By: Dr. Thomas Incledon
Why Self Breast Exams are Important and How to DIY
Self-exams are a simple and free way to take control of your health. By knowing how your breasts normally feel, you can detect changes in them and take action without waiting for your annual doctor’s appointment or mammogram. You should perform a self-exam once a month.
Most people think of feeling a lump as the main symptom of breast cancer, but there are other things to know about when being proactive with your breast health. There are three categories of signs of breast cancer to be aware of when you are conducting your self-exam. When making your observations, you are determining if you see or feel changes, even gradual ones, or if you notice a something more obvious, such as a lump.
How does the breast or nipple feel?
- Nipple tenderness
- Solidifying of tissue in or near the breast or underarm area
- Differences in skin texture or an enlargement of pores
How does the breast or nipple look?
- Any unexplained change in the size or shape of the breast
- Unexplained swelling or shrinking, especially if on one side only
- Inverted nipple
- Red or scaly skin, similar to that of an orange peel
Do you have nipple discharge?
- Clear or bloody discharge
- Milky discharge when you are not breastfeeding is not linked with breast cancer, but should be brought to you doctor’s attention
How to Perform a Self Breast Exam
Doctors recommend three different ways to conduct a self-exam. You should follow them all each month in order to feel and see any changes that may be occurring.
In the shower: To begin, place the hand on the side of the breast you’re checking behind your head. This is important because your self-exam includes your armpit area and each breast. On each side, you’ll repeat the same steps. Use the pads of your fingertips and work in a circular motion starting at the outside and moving to the center of the breast. Remember you are feeling for any areas that are hardening or any lumps that you feel.
In front of a mirror: Look at your breasts in the mirror with your hands by your sides and then with them above your head. Then, put your hands on your hips and flex your chest muscles. In each position, you are determining if you see any dimpling, swelling, or changes to your nipple. While almost no one has symmetrical breasts, it is important to pay attention to differences that are more pronounced in only one breast.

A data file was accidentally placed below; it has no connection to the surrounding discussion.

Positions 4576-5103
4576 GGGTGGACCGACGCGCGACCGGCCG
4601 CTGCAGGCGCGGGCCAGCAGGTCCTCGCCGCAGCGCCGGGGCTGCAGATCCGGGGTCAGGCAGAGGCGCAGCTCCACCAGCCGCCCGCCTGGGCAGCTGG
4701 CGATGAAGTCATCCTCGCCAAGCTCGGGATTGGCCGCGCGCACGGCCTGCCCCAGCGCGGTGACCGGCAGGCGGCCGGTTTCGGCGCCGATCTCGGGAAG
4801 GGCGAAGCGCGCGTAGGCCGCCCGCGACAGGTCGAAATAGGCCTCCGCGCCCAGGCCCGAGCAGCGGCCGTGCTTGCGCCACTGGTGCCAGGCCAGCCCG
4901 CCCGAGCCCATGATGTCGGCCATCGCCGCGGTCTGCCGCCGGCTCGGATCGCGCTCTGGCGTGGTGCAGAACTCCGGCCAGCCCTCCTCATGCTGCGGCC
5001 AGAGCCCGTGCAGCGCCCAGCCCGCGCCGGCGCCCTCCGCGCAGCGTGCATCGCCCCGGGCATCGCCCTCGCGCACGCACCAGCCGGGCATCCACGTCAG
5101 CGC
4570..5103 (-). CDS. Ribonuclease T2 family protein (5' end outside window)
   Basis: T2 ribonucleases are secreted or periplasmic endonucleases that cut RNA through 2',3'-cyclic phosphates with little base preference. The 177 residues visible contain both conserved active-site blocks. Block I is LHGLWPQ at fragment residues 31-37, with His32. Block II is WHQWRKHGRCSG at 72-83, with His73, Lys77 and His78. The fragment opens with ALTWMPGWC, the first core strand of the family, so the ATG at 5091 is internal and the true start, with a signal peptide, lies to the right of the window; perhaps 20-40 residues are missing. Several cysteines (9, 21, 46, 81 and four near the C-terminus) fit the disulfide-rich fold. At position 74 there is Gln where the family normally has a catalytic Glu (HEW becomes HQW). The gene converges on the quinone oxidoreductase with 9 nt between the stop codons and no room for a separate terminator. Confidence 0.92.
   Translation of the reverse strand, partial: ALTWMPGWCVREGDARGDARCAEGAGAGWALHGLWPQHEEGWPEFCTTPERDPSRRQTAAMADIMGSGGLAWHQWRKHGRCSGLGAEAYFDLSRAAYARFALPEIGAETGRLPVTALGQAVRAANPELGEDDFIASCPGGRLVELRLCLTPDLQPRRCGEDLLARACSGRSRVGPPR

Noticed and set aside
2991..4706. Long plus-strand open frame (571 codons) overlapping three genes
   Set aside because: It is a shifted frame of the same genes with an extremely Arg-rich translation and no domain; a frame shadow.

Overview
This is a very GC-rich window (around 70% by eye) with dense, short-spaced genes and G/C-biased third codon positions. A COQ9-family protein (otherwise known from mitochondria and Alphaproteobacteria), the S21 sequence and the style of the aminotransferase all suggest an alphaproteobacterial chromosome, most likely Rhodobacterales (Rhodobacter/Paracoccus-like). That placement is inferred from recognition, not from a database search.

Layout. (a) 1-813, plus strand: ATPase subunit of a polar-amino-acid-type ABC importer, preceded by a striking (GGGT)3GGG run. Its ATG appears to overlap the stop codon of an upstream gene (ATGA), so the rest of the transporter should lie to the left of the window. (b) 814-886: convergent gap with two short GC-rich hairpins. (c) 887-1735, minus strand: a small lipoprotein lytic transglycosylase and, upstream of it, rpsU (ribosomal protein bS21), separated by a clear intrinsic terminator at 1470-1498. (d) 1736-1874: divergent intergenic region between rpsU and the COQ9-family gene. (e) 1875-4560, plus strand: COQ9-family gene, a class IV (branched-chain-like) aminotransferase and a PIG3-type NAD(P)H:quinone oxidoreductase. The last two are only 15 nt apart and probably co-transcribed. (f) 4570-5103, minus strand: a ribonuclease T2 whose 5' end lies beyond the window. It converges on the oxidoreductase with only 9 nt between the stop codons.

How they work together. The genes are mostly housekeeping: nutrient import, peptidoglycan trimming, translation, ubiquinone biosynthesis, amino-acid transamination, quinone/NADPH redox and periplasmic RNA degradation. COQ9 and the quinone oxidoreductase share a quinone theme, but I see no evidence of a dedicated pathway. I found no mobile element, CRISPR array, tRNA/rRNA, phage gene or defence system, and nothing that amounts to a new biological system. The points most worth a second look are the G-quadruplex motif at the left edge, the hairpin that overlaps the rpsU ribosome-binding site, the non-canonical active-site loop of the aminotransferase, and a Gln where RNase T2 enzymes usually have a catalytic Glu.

Lying down: The final step is to lay on your bed, which allows the breast tissue to spread out in an even layer. Like the exam in the shower, place one hand above your head and examine that breast and armpit with slow, circular motions. You should vary the pressure to ensure you are feeling anything that may be closer to the chest wall. Then, squeeze your nipple to check for any discharge. Be sure you do this with both breasts.
If you feel or see something different in your breasts, even a slow change over time, talk to your doctor. Not all lumps are cancer and not all swelling or discharge is related to cancer, but it is best to have anything you are concerned about checked by a doctor. The earlier you detect breast cancer, the better your chance of becoming a breast cancer survivor.
To learn more about breast cancer symptoms, prevention, and personalized treatment at Causenta, schedule your free consultation today. You can also view our tutorial podcast led by Dr. Kristy Anderson an accomplished nationally and internationally studied physician on our team. She is an expert in the areas of pain management, orthopedic conditions, cancer research, and the treatment of chronic and degenerative diseases.
About the Author
Dr. Thomas is the founder and CEO of Causenta Wellness, and the Causenta Cancer Treatment Center in Arizona. From working with NFL, MLB, MMA, World Class athletes and even the White House, his reputation of personalized medicine and cutting-edge technologies has put him on the map, caring for some of the most powerful people in the world, making him one of the most sought-after healthcare professionals of all time.